Take, for example, New Jersey's statewide assessments in Grades 3 through 8 -- assessments required by federal law. For a number of years, the state administrated the NJASK: the New Jersey Assessment of Skills and Knowledge. It was a paper-and-pencil test that assessed students in two domains: math and English language arts (ELA).

Those are very big domains. What, exactly, comes under ELA? Reading and writing, sure... but reading what? Fiction? Informational texts? Toward what end? Comprehension, sure... but what does that mean? How does anyone demonstrate they comprehend something? By summarizing the text, or by responding to it in an original way? Is there a fool-proof way to show comprehension? And at what level?

These questions aren't merely a philosophical exercise -- they matter when building a test. What goes into the construct we are trying to measure? And, importantly, do the tests we give vary based on what we intend to use the tests to measure?

In the case of the recent Newark research, the economists who conducted the study made an assumption: they believed the test scores they used vary based on the actions of school systems, which implement programs and policies of various kinds. They assumed that after applying their models -- models that attempt to strip away differences in student characteristics and abilities to learn --  the variation in outcomes can be attributed to things the Newark publicly-financed schools, including the charter schools, do that differ from schools in other parts of the state.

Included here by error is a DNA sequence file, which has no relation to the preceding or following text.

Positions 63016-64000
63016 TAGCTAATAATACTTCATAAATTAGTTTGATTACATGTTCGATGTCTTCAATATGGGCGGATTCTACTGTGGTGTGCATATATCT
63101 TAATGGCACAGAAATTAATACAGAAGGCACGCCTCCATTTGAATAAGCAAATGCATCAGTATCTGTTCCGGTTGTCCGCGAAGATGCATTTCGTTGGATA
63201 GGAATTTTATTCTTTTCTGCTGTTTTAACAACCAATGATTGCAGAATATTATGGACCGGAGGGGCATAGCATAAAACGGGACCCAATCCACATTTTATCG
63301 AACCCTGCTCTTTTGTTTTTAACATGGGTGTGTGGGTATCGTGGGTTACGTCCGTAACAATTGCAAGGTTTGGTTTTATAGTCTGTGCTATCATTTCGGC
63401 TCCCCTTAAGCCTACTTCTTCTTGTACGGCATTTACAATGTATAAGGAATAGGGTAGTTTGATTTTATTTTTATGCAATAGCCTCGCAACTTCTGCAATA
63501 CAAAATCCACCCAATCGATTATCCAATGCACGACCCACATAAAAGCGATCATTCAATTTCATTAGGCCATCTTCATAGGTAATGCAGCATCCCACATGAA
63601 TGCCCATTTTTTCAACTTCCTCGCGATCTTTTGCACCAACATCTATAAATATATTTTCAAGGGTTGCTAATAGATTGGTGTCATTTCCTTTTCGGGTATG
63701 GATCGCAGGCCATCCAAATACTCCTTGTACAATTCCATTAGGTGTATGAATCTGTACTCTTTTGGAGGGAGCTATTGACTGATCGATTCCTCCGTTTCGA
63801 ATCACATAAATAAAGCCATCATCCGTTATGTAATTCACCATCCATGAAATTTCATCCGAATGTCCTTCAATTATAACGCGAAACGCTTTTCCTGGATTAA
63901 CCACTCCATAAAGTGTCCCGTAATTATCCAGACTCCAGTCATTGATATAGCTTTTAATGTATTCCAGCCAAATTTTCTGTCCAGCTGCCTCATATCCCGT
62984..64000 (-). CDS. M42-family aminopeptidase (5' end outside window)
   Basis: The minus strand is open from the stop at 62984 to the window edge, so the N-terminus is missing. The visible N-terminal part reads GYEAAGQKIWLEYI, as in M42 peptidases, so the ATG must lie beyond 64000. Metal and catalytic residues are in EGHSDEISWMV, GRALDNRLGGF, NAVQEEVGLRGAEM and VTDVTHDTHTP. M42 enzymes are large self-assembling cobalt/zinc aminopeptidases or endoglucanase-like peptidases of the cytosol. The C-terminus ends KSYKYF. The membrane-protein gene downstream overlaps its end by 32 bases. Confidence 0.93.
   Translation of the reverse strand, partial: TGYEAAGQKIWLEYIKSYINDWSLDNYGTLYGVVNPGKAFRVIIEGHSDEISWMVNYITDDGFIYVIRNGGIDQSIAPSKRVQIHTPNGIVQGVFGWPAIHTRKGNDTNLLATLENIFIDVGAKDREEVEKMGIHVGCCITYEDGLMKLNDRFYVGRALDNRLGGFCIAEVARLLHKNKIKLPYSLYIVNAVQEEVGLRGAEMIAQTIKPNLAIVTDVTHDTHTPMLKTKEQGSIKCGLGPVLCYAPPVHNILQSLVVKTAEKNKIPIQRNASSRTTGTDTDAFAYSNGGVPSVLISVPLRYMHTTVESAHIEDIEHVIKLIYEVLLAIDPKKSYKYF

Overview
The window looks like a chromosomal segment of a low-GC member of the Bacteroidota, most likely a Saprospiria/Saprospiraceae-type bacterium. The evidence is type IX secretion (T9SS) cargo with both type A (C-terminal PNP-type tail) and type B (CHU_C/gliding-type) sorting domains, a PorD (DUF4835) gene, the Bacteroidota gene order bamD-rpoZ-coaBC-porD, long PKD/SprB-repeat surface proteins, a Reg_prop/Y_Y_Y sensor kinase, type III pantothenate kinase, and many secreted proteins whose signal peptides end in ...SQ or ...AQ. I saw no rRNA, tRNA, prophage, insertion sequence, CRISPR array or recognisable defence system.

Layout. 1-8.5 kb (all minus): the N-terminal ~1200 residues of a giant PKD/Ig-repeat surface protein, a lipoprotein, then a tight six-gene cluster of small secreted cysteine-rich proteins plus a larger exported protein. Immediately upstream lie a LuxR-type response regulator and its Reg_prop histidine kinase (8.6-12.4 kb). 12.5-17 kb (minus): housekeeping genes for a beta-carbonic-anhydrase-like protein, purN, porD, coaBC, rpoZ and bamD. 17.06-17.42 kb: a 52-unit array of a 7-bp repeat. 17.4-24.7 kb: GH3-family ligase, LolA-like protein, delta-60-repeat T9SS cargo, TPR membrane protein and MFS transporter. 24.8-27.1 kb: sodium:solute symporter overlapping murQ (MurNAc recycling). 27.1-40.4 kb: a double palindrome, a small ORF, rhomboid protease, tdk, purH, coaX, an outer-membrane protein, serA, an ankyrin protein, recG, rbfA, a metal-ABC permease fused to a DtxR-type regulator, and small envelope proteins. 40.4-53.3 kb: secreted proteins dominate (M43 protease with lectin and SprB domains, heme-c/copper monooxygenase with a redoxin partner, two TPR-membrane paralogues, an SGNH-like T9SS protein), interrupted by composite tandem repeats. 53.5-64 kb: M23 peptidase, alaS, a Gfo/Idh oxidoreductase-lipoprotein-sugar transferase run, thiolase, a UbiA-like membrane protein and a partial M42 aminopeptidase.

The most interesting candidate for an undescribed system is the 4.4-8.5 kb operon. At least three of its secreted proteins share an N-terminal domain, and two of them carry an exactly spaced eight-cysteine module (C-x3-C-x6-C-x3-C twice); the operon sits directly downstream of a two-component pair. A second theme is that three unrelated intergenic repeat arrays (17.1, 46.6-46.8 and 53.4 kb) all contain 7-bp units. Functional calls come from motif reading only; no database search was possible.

It's a big assumption. It requires showing that the policies and programs implemented can be documented and, if appropriate, measured. It requires showing that those policies and programs only took place in Newark. And it requires making the argument that the variation found in test outcomes came only from those policies and programs -- what social scientists would call the treatment.

Further, this assumption requires making yet another assumption:

In 2015, New Jersey switched its statewide exam from the NJASK to the PARCC: the Partnership for Assessment of Readiness for College and Careers. PARCC is (mostly) a computerized exam. Its supporters often claim it's a "better" exam, because, they say, it measures things that matter more. I'm not going to get into that debate now, but I will note that, so far as I know, no one ever conducted a validity study of the PARCC compared to the NJASK. In other words: we're not sure how the two tests differ in what they measure.

What I can say is that everyone agrees the two exams are different. From what I've seen and heard from others, the PARCC math exam relies more on language skills than the NJASK math exam did, requiring students to do more verbal problem solving (which would put non-native English speakers at a disadvantage). The PARCC ELA exam seems to put more emphasis on writing than the NJASK, although how that writing is graded remains problematic.

Keeping this in mind, let's look at this graph from the CEPR research (p.35):

Until 2014, Newark's test score "growth" is pretty much the same as the other Abbott districts in the state. The Abbotts are a group of low-income districts that brought the famous Abbott v. Burke lawsuit, which forced the state toward more equitable school funding. They stand as a comparison group for Newark, because they have similar students and got similar test outcomes...